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Original Research ARTICLE

Front. Microbiol., 26 September 2018 | https://doi.org/10.3389/fmicb.2018.02240

The Rootstock Regulates Microbiome Diversity in Root and Rhizosphere Compartments of Vitis vinifera Cultivar Lambrusco

  • 1Unit of Microbial Ecology of Health, Department of Pharmacy and Biotechnology, University of Bologna, Bologna, Italy
  • 2Istituto d’Istruzione Superiore Ignazio Calvi, Modena, Italy

Plants belonging to Vitis vinifera varieties are usually grafted on different rootstocks to enhance the plant defenses against pathogens and increase productivity under harsh environmental conditions. Particularly, in Emilia-Romagna region (Italy), Vitis vinifera cultivar Lambrusco can be grafted on a hybrid of V. berlandieri × V. riparia (5BB) or V. berlandieri × V. rupestris (1103P). However, the latter shows potassium absorption problems, with a consequent reduction in grapevine production. Since it has recently been demonstrated that the rootstock has the potential to select for different microorganisms at the root-soil interface, here we hypothesized that the potassium deficiency of 1103P could be partially accounted for by the peculiarities of the rootstock microbiome. We thus employed 16S rRNA sequencing to compare root and rhizosphere microbiomes in plants of V. vinifera cultivar Lambrusco grafted on the two aforementioned rootstocks. According to our findings, 1103P shows a reduced diversity in root and rhizosphere microbiomes, including members of potassium-solubilizing microorganisms, possibly explaining the inadequate potassium absorption of this hybrid. Besides confirming the importance of the rootstock as a determinant of the composition of plant microbiomes, our data indicate the relevance of rootstock-selected microbiomes as possible regulators of potassium absorption by V. vinifera.

Introduction

Multicellular organisms can no longer be considered individuals by the classical definitions of the term. Plants, as well as animals, are indeed holobionts, defined as meta-organisms including the host and its associated microbial communities, which are collectively referred to as the microbiota (Margulis, 1991; Hardoim et al., 2008; Ryan et al., 2008; Rosenberg and Zilber-Rosenberg, 2016). In particular, the plant microbiota includes the microorganisms that populate the thin layer of soil adhering to the roots (named as rhizosphere), those that inhabit the root surface (rhizoplane), and those colonizing the root interior as well as other inner tissues of the plant (endosphere) (Kloepper et al., 1980; Kowalchuk et al., 2002; Bulgarelli et al., 2013).

The grape has a long winemaking history with archeological evidence indicating that also Etruscans and Romans cultivated the grapevine (Robinson, 1986). In Italy, the grapevine cultivation has a strong economic importance due to the valuable quality of the wine. Therefore, it is important to preserve the plant growth from any injury, in particular from the Phylloxera infection. Also for this reason, all Vitis vinifera varieties are cultivated as scions and grafted on rootstocks of other Vitis species (Whiting, 2003). In addition to the importance of rootstocks in enhancing the plant defenses against pathogens (Whiting, 2003; Wallis et al., 2013), they are strategic in increasing V. vinifera productivity under harsh environmental conditions, while simultaneously limiting agricultural inputs (irrigation, fertilizer, and pesticides) (Zarraonaindia et al., 2015; Warschefsky et al., 2016). Moreover, rootstocks are important to prevent problems due to soil conditions, such as salinity or poor mineral nutrition (Habran et al., 2016).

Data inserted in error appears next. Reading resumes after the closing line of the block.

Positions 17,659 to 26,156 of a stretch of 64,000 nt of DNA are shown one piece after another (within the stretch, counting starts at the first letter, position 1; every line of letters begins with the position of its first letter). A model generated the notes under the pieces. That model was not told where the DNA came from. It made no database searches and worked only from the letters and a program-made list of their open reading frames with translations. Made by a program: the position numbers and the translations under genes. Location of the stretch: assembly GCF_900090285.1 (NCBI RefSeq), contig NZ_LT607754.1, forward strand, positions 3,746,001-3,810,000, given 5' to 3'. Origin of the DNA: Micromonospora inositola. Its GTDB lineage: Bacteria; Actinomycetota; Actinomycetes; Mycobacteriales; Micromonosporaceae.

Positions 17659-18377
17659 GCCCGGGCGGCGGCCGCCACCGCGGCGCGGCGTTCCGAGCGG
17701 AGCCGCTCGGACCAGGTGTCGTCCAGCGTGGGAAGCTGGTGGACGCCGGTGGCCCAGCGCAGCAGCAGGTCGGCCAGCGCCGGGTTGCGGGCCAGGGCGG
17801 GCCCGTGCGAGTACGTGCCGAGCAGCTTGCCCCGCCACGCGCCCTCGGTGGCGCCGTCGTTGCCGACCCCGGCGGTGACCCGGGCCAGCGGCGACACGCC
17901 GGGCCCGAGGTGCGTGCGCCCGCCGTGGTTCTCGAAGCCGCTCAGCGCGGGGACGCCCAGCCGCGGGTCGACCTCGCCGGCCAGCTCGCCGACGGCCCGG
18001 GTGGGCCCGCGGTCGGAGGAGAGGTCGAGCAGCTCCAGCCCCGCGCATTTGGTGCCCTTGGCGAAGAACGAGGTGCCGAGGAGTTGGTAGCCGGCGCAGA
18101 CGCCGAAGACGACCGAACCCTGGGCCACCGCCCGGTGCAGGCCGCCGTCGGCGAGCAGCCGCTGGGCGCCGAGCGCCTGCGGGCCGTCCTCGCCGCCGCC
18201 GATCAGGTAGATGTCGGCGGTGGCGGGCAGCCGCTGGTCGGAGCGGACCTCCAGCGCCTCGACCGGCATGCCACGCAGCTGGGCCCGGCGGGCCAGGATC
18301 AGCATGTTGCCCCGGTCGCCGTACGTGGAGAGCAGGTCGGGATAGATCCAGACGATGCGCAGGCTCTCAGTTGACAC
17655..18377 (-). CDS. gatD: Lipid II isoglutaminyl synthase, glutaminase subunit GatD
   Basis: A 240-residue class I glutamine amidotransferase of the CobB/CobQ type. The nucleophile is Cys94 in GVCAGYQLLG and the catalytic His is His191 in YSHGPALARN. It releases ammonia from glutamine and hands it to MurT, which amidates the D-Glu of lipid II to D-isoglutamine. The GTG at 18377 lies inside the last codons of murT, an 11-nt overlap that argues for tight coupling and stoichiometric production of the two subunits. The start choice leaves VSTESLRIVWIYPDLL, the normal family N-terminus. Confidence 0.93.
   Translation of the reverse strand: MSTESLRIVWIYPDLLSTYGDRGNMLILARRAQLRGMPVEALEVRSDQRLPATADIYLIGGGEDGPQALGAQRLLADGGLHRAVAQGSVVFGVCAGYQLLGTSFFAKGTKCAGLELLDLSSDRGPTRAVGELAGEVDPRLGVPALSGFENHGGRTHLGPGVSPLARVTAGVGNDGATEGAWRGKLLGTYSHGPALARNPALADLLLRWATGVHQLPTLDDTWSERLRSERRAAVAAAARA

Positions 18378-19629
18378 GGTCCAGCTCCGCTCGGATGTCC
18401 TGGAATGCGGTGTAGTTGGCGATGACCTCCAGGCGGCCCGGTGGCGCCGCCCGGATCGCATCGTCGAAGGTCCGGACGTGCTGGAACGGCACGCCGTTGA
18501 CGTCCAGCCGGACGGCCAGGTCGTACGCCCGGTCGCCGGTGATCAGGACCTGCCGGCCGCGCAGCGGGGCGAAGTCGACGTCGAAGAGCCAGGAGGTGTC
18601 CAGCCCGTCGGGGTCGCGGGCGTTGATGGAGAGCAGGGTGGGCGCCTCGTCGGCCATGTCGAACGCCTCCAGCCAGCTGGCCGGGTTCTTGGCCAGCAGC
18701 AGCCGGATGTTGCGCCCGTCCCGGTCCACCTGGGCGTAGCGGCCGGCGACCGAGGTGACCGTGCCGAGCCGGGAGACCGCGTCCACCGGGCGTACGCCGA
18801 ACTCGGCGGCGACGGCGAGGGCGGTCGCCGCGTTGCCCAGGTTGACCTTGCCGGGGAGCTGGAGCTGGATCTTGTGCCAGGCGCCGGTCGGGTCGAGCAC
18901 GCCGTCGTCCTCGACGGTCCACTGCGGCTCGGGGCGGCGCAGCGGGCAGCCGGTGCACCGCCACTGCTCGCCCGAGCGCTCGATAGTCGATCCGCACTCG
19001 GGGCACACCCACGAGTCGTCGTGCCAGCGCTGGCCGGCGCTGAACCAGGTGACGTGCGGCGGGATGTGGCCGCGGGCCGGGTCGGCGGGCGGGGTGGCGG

Perhaps not surprisingly, the rootstock choice plays a critical role in the winemaking process. A paradigmatic example of this phenomenon is the production of Lambrusco wine. In Emilia-Romagna, the Italian region leading Lambrusco’s production globally1, a dichotomy can be observed: grapevines are grafted on rootstock hybrids of either V. berlandieri × V. rupestris or V. berlandieri × V. riparia. The two hybrids show different characteristics and performance depending on the quality of the soil. Both are suitable for a clay soil, however, V. berlandieri × V. rupestris shows less absorption of potassium (K) that is the third most important nutrient of the plant, after nitrogen and phosphorus (Wolpert et al., 2005). When the defects in K absorption are such that the vigor of the grapevine can no longer be maintained, this deficiency leads to inhibition of photosynthesis and to sucrose being “trapped” in the leaves, which adversely affects the yield, the fruit ripening and the concentration of the sugar in the grapes. Moreover, an inadequate K absorption can lead to poor development of roots, slow growth and increased susceptibility to diseases and pest (Keller, 2010).